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Can I inherit state pension from either of my two late wives?

Retirement finances: I was sadly widowed twice but never inherited a state pension from my late wives (Stock Image)

I am 81 years old and I receive the old state pension.

My first wife died in 2003 at the age of 59 and sadly that was a few months before her 60th birthday and when she would then have been able to claim her state pension.

I remember her expecting a reduced pension as she had paid a lower national insurance ‘stamp’ when we first married.

Retirement finances: I was sadly widowed twice but never inherited a state pension from my late wives (Stock Image)

Retirement finances: I was sadly widowed twice but never inherited a state pension from my late wives (Stock Image)

I was wondering if I was (or still would be) eligible to inherit my late wife’s state pension given that she didn’t receive any payments prior to her death?

I remarried in 2020 but unfortunately my wife died a few months later at the age of 77. She also received an old-fashioned state pension.

I also wonder if I should have been entitled to inherit my second wife’s state pension. I would be very grateful for any advice before exploring further with the Department for Work and Pensions.


Steve Webb replies: Please keep in touch. I was sorry to read about the bereavements you faced.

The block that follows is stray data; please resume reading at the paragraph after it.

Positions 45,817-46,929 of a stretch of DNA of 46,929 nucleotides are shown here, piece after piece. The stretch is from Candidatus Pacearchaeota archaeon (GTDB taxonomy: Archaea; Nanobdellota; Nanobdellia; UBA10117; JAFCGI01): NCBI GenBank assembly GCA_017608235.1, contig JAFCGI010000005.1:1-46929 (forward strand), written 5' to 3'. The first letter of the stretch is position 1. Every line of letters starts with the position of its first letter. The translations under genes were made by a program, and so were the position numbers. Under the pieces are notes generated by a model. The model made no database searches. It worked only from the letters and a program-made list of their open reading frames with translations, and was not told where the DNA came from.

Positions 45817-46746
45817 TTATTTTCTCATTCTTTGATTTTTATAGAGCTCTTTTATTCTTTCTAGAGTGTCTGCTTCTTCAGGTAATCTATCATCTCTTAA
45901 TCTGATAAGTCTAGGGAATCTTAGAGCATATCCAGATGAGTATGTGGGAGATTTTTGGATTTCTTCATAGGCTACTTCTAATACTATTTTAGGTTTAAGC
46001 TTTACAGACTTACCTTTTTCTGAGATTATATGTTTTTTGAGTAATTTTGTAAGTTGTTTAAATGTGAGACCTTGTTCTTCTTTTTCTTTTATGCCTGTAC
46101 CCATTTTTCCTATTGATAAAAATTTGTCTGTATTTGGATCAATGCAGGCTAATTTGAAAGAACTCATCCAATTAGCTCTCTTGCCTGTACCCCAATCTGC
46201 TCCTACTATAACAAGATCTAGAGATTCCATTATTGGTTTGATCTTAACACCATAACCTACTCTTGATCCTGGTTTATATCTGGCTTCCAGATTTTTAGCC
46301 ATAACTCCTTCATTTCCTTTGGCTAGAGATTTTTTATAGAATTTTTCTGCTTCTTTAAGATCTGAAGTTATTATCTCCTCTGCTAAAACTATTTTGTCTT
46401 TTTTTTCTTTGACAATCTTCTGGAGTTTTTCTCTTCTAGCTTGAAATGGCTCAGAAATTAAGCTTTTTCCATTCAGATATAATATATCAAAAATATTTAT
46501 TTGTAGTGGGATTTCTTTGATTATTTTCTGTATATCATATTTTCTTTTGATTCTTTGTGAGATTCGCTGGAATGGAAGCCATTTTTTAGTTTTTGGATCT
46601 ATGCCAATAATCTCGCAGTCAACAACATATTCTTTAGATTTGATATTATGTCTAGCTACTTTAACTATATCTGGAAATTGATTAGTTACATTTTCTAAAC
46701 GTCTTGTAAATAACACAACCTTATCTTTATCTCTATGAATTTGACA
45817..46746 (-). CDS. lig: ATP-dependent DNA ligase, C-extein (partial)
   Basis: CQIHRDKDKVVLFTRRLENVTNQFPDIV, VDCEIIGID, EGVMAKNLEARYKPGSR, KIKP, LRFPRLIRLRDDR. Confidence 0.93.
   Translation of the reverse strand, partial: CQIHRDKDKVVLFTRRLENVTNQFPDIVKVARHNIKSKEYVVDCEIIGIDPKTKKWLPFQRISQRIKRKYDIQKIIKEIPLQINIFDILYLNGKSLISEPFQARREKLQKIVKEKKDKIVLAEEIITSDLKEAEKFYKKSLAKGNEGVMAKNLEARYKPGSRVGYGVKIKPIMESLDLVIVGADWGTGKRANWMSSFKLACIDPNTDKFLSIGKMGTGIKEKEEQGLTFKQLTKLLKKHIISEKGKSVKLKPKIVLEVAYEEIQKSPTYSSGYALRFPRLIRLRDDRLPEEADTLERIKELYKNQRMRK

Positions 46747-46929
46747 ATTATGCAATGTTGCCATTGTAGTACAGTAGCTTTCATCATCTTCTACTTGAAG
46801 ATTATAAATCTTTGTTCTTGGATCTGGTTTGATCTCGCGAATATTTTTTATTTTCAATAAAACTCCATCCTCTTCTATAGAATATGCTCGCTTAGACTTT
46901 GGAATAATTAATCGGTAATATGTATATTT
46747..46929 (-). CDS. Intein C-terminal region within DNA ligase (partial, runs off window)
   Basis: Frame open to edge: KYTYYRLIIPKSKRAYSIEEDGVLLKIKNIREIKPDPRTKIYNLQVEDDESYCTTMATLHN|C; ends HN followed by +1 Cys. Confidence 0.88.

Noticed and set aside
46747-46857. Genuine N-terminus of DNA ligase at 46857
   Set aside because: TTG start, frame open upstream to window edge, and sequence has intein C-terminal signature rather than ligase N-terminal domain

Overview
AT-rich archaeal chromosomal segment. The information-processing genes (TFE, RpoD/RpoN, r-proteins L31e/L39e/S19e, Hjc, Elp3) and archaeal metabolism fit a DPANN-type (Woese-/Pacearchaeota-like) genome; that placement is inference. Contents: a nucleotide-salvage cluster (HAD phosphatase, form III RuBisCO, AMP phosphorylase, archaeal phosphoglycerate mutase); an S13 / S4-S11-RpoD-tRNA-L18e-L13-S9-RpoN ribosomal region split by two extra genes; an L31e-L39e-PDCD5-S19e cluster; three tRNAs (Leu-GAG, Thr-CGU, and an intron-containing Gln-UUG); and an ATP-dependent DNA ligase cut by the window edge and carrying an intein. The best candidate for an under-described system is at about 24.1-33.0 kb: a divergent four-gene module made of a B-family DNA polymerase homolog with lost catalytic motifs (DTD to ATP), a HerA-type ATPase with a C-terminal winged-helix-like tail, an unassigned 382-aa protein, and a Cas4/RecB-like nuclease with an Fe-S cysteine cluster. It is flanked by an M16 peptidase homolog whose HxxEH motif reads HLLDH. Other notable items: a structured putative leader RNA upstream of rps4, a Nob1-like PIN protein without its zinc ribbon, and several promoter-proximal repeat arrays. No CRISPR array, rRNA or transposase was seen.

When we talk about inheriting a deceased person’s state pension, we usually think of the amount a widow will receive when her husband dies.

But the old state pension system also allowed widowers, like you, to inherit the state pension after the loss of their spouse, provided they did not remarry before the age of retirement.

Did you miss a state pension lump sum if you were widowed?

This is Money columnist Steve Webb is calling elderly widows who may have missed a retroactive payment when their husbands died to get in touch.

He wants to help people get money that is rightfully theirs and find out if there is a systematic problem that has gone undetected in the government’s massive patch-up exercise for underpaid older women.

Find out if you might be affected and how to contact Steve here.

> Did you lose the state pension if you were a widow on retirement?

I’ll explain here how the rules worked for those, like you, who fall under the old state pension system. (There are some provisions for widowers under the new post-2016 system, but this is much more limited).

There are two main elements to the old state pension system, and each of them can lead to an increase following the loss of a spouse.

The first element is the basic state pension. For a man of your generation, it would have taken 44 years of NI contributions to get a full basic pension.

If for some reason you were short of this amount, contributions from a deceased spouse could be used to top it up to the maximum rate.

It would be fair to say that most men already have a full basic pension and therefore their basic pension cannot be increased any further, but for those who are short, a deceased spouse’s contributions can be used for bring to full amount.

However, your pension would only be increased if your late wife had been entitled to a full pension, based solely on her own full NI contributions.

You mentioned that your first wife paid the reduced “married woman’s stamp” and that those years wouldn’t have helped her build up a full pension.

If, therefore, any pension she would have received would have been purely derived from your record, then that entitlement can no longer be used to supplement your own basic pension.

A more relevant avenue for many men would be the second element of the old system – the additional or earnings-related state pension, known as Graduated Retirement Benefit, Serps or State Second Pension.